• Developing board agreement on the professional and personal qualities the ideal next head of school will possess.
• Defining the skills, expertise, attitudes, and understandings the ideal search committee will possess, and ensuring the board has or will have those people to call upon.
• Strategic communications planning. Leadership succession planning also requires thorough board-level conversations about:
• The fact that no candidate will possess all desired qualities and how the “strategic deficits” of the best candidate will be mitigated.
• How the strategic deficits the school currently faces will be addressed so that the next head can step onto a platform of strength and not into a minefield of weakness.
• The need to support the current head as he or she transitions out.
• The need for the sitting head to support the change.
• The importance of having the board chair who hires the new head remain in that position for at least the first year of the new head’s tenure.
• The possible viability of potential internal candidates.
• Identifying and addressing the needs of the school’s many constituencies—students, parents, trustees, alumni, community stakeholders—during a time of change.
One note of caution: Because leadership succession planning is essentially a strategic plan for the continuity of leadership, it’s possible that members of the school community might start to worry that it’s a disguised strategy to oust the current leader. Any hint of this type of talk should be dispelled, early and often. Engaging the current head as a proactive partner in succession planning is one reassuring way to do this.
There are times when the head of school’s tenure is interrupted unexpectedly. Pressing family situations may demand the head’s immediate and complete attention; health issues may require short- or long-term leaves; matters may arise that require the sitting head’s resignation or, possibly, termination. Any circumstance that significantly interrupts the head’s ability to lead has the potential to disrupt normal school operations, unsettle faculty and staff, distance parents, and fracture boards.
Although a board cannot foresee every possible crisis, it can reduce the potential negative impact leadership crises may have by creating a plan that addresses the most probable: short-term leave; long-term leave; and sudden departure due to resignation, termination, or untimely death. Asking and answering the following questions—in detail and in writing—will give a board the tools it needs to keep the school on course and the community feeling engaged and informed.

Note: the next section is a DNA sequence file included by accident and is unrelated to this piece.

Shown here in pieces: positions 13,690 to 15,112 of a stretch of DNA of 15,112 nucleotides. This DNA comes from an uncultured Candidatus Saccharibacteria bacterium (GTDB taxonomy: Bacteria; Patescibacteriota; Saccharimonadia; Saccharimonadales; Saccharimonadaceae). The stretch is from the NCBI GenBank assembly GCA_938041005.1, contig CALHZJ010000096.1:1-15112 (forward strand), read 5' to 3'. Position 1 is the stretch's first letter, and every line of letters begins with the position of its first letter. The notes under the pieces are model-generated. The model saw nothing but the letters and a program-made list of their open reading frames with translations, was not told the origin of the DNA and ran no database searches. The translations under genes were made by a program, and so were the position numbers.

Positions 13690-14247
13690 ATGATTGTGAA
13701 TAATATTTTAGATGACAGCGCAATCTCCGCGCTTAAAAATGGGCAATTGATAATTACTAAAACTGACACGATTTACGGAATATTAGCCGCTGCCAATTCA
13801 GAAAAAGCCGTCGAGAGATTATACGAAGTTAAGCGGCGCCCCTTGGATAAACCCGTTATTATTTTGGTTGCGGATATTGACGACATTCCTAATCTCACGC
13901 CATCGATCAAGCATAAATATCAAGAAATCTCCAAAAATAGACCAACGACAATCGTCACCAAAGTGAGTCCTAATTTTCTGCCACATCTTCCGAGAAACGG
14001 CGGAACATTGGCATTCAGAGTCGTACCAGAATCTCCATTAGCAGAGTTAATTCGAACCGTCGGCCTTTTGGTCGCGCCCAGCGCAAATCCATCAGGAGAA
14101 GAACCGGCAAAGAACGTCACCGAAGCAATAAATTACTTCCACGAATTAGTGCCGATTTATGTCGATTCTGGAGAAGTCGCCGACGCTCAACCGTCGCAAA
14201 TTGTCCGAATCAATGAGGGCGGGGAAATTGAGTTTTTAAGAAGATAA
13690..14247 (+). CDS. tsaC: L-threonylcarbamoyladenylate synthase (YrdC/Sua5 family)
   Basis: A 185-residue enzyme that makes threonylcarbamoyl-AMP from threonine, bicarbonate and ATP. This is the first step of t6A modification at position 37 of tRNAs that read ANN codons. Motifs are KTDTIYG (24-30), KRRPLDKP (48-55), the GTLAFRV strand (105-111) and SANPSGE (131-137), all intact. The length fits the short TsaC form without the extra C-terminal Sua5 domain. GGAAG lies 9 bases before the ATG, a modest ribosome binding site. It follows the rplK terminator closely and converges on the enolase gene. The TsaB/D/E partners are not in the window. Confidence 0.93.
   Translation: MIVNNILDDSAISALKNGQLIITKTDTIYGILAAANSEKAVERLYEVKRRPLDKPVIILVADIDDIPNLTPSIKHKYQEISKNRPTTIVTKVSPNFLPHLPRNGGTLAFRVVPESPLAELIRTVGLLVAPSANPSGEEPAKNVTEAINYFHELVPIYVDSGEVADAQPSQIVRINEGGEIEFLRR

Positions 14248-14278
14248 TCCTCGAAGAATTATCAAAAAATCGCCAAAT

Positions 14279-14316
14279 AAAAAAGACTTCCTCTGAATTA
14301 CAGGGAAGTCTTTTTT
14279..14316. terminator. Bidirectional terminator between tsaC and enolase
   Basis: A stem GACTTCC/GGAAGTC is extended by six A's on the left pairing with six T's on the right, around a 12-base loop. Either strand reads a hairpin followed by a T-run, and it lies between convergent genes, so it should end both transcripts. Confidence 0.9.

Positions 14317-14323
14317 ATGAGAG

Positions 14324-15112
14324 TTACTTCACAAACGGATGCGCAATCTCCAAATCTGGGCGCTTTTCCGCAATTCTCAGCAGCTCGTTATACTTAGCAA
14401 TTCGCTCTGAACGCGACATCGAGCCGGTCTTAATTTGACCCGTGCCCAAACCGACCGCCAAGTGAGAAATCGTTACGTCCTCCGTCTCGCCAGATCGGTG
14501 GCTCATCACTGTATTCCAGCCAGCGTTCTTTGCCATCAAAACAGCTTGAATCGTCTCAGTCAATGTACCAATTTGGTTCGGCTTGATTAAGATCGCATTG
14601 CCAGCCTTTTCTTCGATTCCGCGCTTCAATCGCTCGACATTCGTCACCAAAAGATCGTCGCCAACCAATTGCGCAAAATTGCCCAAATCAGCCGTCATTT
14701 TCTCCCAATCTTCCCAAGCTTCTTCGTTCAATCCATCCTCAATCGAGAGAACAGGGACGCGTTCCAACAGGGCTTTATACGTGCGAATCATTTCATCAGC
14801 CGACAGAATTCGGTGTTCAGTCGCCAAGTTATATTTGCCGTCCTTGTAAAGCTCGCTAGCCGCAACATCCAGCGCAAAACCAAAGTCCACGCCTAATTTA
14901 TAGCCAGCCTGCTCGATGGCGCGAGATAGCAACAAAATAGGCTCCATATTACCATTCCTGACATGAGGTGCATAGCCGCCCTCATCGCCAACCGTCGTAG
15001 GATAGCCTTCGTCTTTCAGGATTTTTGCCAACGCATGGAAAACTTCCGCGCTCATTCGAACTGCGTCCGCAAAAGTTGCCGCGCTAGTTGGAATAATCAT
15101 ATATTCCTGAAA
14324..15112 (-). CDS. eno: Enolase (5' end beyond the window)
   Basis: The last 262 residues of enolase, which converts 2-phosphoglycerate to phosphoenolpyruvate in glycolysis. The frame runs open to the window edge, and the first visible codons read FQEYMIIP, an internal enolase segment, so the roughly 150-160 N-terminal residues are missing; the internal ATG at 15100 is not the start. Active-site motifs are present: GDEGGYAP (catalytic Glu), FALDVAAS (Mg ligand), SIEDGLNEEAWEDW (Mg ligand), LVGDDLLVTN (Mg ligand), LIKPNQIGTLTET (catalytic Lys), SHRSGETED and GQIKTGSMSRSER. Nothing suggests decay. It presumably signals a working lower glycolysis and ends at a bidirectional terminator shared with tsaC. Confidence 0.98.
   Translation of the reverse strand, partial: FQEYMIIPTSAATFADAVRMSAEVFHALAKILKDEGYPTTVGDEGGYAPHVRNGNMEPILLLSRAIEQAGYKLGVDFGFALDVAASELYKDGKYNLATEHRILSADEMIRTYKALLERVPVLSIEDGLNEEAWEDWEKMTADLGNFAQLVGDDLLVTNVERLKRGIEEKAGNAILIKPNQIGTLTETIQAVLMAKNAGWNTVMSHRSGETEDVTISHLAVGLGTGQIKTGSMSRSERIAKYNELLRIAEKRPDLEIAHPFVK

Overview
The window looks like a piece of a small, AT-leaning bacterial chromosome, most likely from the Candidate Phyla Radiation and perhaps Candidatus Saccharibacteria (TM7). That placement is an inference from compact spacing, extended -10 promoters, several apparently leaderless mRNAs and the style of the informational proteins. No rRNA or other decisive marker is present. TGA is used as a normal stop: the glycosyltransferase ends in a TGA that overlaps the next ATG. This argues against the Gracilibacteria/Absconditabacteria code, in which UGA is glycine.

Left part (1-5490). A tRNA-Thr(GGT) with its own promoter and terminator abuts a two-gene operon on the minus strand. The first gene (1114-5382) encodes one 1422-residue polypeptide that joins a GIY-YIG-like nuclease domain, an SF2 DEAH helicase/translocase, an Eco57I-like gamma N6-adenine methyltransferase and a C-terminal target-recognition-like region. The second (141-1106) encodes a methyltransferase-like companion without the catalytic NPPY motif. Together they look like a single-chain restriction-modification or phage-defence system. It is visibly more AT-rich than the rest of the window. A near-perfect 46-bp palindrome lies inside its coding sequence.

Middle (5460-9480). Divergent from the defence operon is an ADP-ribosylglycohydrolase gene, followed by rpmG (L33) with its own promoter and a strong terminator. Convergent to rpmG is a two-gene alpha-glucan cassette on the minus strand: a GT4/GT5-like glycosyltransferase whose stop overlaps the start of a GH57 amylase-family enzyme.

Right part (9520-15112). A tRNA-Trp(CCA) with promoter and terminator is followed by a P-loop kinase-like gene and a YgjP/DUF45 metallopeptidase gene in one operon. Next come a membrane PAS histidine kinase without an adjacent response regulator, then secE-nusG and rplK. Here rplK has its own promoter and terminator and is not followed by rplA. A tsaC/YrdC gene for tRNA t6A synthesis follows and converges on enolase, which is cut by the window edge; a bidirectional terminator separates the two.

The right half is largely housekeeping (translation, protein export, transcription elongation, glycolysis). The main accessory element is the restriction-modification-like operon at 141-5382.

Who is in charge of the school during a short-term absence of the head of school? Long-term absence?
In case of the sudden departure of the head, who will be running the school on a day-to-day basis? How will that person be supported? Compensated?
What is the process for communicating headship changes in a way that will sustain the confidence and trust of the different school constituencies?
What role will the board, and specifically the executive committee, need to play in order to support the head and the school through the crisis?
The Case for Internal Talent Development
Although “succession planning is the No. 1 organizational concern of U.S. nonprofits,” according to the Bridgespan Group, “they are failing to develop their most promising pool of talent: homegrown leaders.” In fact, as stated in “After Success: Replacing a Long-Serving Head of School,” a Heidrick & Struggles report by George Conway and Stephen Miles, more than 90 percent of independent schools undertake external head of school searches. A board’s immediate reaction to filling a headship position might be “national search,” but it should weigh the advantages of promoting from within. For one thing, external searches can be expensive. For another, there’s always the possibility of losing critical institutional momentum as a head unfamiliar with the school learns
Research from the Connecticut Association of Independent Schools (CAIS) supports the notion of developing internal candidates for the headship. Doug Lyons, CAIS executive director, reports that over a 10-year period, 35 percent of CAIS member schools that recruited and hired externally did not offer those heads a second contract. During the same decade, all 18 of its schools that hired internal candidates signed those heads on for another term. This pattern is not exclusive to independent schools. As Ram Charan’s still-timely 2005 Harvard Business Review article, “Ending the CEO Succession Crisis,” reports, in North America, 55 percent of departing outside CEOs were fired, compared with 34 percent of insiders; in Europe, the split was 70 percent/55 percent.